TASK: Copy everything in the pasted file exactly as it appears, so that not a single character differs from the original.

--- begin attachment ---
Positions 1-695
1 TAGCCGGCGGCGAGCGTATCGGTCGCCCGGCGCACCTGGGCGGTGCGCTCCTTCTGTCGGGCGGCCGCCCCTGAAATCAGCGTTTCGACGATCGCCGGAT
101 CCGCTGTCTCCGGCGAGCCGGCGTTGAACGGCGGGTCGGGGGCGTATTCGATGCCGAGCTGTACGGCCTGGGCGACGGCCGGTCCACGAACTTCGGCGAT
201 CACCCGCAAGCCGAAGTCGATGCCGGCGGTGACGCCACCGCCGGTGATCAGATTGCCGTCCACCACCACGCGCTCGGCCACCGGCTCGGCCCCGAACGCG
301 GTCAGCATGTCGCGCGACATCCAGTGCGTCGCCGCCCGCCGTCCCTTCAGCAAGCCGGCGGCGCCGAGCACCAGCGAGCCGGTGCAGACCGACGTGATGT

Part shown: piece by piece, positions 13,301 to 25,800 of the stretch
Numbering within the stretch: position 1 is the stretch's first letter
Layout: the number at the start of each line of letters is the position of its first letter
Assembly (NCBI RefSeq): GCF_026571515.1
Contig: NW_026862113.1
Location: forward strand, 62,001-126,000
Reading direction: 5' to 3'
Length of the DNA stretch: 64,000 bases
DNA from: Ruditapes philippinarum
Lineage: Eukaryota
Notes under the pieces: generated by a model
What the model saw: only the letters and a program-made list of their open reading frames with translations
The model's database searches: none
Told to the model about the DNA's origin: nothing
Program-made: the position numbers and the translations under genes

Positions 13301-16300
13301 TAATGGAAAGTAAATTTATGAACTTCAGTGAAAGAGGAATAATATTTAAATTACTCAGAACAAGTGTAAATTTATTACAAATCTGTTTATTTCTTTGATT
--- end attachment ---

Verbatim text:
Positions 1-695
1 TAGCCGGCGGCGAGCGTATCGGTCGCCCGGCGCACCTGGGCGGTGCGCTCCTTCTGTCGGGCGGCCGCCCCTGAAATCAGCGTTTCGACGATCGCCGGAT
101 CCGCTGTCTCCGGCGAGCCGGCGTTGAACGGCGGGTCGGGGGCGTATTCGATGCCGAGCTGTACGGCCTGGGCGACGGCCGGTCCACGAACTTCGGCGAT
201 CACCCGCAAGCCGAAGTCGATGCCGGCGGTGACGCCACCGCCGGTGATCAGATTGCCGTCCACCACCACGCGCTCGGCCACCGGCTCGGCCCCGAACGCG
301 GTCAGCATGTCGCGCGACATCCAGTGCGTCGCCGCCCGCCGTCCCTTCAGCAAGCCGGCGGCGCCGAGCACCAGCGAGCCGGTGCAGACCGACGTGATGT

Part shown: piece by piece, positions 13,301 to 25,800 of the stretch
Numbering within the stretch: position 1 is the stretch's first letter
Layout: the number at the start of each line of letters is the position of its first letter
Assembly (NCBI RefSeq): GCF_026571515.1
Contig: NW_026862113.1
Location: forward strand, 62,001-126,000
Reading direction: 5' to 3'
Length of the DNA stretch: 64,000 bases
DNA from: Ruditapes philippinarum
Lineage: Eukaryota
Notes under the pieces: generated by a model
What the model saw: only the letters and a program-made list of their open reading frames with translations
The model's database searches: none
Told to the model about the DNA's origin: nothing
Program-made: the position numbers and the translations under genes

Positions 13301-16300
13301 TAATGGAAAGTAAATTTATGAACTTCAGTGAAAGAGGAATAATATTTAAATTACTCAGAACAAGTGTAAATTTATTACAAATCTGTTTATTTCTTTGATT